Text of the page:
The path of a serial entrepreneur is rarely a straight line, and opportunity doesn’t always present itself in the way you think it will. Just ask our CEO, Ned Moore.
He didn’t strike out to be the leader of a tech startup – he just saw problems that needed solving. Now, in his fifth venture, Ned is helping retailers and other B2C businesses connect to their customers while adapting to a data-driven future.
“Right now, Clutch is helping retailers compete in an environment where data is paramount,” Ned said. “The future is about driving deeper and deeper understanding about the customer. That’s the problem we’re solving.”
Technology as the great accelerator
Ned’s first forays into running his own businesses started in fairly traditional industries. His first business was an independent record label, founded 25 years ago, before Napster and before iTunes. From there, he launched a real estate development firm. It wasn’t until he returned to his family business, a wholesale consumer product distributor, that he saw a path in the growing digital technology space. He learned that businesses in the ‘90s, including his family’s, had no idea how to navigate Internet 1.0. He founded FMG Technologies to solve that.
FMG grew to develop enterprise-class solutions for big business, and from there sprang Portico Systems, which helped insurers tackle the incredibly Byzantine world of healthcare payment and billing technology. Ned and his partners developed systems to help insurers drive efficiencies and analyze the performance of providers in the healthcare industry with an eye on increasing overall health quality.
Bringing marketing out of the dark ages
Clutch is Ned’s latest venture and fifth startup. Originally, Ned and co-founders Andy O’Dell and Dan Guy wanted to build a service to help companies segment and analyze customer data, and they thought that service would bolt on to existing customer management software. They pitched the idea to several retail executives. In pitch after pitch, they learned that the customer management platform they wanted to bolt on to simply didn’t exist.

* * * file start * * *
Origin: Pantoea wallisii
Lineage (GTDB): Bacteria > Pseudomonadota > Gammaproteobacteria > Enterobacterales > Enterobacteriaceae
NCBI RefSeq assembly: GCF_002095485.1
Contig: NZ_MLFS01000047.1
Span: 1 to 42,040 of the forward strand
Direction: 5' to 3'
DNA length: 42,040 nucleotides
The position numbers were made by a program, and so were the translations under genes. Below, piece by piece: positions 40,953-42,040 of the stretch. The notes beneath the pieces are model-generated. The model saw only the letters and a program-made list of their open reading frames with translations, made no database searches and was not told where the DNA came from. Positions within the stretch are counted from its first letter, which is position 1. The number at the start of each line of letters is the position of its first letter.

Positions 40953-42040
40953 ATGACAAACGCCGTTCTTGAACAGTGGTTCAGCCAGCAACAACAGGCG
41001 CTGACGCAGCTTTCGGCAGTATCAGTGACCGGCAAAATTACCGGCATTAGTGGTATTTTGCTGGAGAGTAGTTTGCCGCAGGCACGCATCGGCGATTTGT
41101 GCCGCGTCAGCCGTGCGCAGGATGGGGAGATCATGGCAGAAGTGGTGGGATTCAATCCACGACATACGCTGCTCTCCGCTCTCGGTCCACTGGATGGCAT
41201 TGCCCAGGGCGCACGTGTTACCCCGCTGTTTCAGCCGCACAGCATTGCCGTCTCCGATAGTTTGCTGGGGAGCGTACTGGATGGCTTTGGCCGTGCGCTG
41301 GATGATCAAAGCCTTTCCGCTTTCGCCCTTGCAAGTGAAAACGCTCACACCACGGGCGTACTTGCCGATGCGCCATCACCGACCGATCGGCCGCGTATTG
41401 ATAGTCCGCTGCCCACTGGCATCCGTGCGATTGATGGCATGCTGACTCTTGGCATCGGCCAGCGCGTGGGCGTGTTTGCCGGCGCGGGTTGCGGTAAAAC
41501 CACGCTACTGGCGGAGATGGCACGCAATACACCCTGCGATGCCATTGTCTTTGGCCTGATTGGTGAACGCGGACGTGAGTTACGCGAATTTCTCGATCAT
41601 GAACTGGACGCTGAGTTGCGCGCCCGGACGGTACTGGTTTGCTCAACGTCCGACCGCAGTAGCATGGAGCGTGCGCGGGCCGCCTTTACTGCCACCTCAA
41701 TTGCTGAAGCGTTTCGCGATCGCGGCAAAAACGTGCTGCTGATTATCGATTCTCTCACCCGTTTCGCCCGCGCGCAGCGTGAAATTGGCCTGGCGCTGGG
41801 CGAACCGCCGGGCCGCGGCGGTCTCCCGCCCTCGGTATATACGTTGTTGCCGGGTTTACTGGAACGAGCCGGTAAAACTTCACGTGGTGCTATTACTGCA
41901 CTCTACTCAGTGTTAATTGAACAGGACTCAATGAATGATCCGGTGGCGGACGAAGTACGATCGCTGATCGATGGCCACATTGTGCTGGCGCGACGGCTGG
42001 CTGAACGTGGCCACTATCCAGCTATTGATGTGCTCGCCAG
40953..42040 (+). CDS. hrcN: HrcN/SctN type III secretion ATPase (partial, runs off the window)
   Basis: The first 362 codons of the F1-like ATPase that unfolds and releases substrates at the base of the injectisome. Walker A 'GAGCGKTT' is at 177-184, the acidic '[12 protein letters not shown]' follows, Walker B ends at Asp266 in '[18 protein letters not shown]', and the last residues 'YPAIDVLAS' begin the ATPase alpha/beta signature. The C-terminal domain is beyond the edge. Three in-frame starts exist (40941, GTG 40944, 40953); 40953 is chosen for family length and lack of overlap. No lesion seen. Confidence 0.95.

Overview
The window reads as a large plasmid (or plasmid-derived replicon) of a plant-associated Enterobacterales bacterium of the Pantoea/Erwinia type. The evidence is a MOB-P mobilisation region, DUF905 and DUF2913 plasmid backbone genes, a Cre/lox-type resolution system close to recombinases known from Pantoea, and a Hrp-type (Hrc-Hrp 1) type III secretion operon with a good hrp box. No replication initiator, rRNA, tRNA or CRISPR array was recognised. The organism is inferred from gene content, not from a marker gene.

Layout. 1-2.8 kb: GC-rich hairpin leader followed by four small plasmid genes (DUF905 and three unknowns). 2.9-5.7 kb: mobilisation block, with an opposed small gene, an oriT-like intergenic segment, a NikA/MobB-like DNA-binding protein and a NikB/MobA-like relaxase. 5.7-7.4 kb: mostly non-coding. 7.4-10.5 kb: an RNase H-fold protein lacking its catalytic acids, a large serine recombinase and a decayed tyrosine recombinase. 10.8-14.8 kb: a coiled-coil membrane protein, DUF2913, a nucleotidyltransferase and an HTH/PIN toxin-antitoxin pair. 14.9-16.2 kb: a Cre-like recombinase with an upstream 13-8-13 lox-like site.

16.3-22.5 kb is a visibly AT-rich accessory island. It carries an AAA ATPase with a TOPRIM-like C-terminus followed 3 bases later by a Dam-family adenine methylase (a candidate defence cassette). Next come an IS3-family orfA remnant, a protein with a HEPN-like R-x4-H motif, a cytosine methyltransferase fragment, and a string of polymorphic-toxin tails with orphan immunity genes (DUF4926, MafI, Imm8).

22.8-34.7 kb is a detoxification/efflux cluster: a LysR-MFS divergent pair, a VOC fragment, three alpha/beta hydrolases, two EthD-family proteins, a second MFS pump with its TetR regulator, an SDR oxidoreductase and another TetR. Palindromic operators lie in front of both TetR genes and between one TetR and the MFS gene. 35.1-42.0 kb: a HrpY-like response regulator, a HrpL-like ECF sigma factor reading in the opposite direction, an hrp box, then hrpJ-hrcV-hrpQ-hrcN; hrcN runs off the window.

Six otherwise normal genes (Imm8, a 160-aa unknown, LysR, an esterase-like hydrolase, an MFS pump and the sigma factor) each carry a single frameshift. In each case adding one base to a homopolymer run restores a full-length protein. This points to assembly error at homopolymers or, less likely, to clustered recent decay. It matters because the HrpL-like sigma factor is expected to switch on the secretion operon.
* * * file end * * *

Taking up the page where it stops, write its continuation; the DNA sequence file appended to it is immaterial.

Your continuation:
“Clutch’s first big pivot was seeing the bigger opportunity to build that end-to-end platform,” Ned said. “Right now, there are retailers whose data is siloed. They don’t have a full view of their customer base, and that hobbles any attempt to learn who those customers are and what they value.”
By combining all that data, Clutch has shown clients, for example, that rewards club members visit more, spend more, and are more engaged with the brand. One client has seen the average order value of rewards club members rise 25 percent over non-members.
The Clutch strategy starts with the integration of data across social, mobile, e-mail, and in-store channels, and expands to building rewards programs and data acquisition strategies.
Marketers can then identify and segment customers across a huge range of data points, including location, spending habits, frequency of visits, and whether they respond better to email or text. This behavioral data can be used to develop triggered campaigns.
For example, if a man shops in a store that caters to women around Valentine’s Day, we might suspect he is in a relationship. There’s a lot a retailer can do with that information, like tailoring holiday gift suggestions to him.
Putting data in one place also gives customers the ability to take advantage of new tools like artificial intelligence and predictive campaigns.
“AI is trickling down to the mid-market very quickly,” Ned said. “Businesses that can’t capitalize on that technology because their data is disorganized will be at a clear disadvantage.”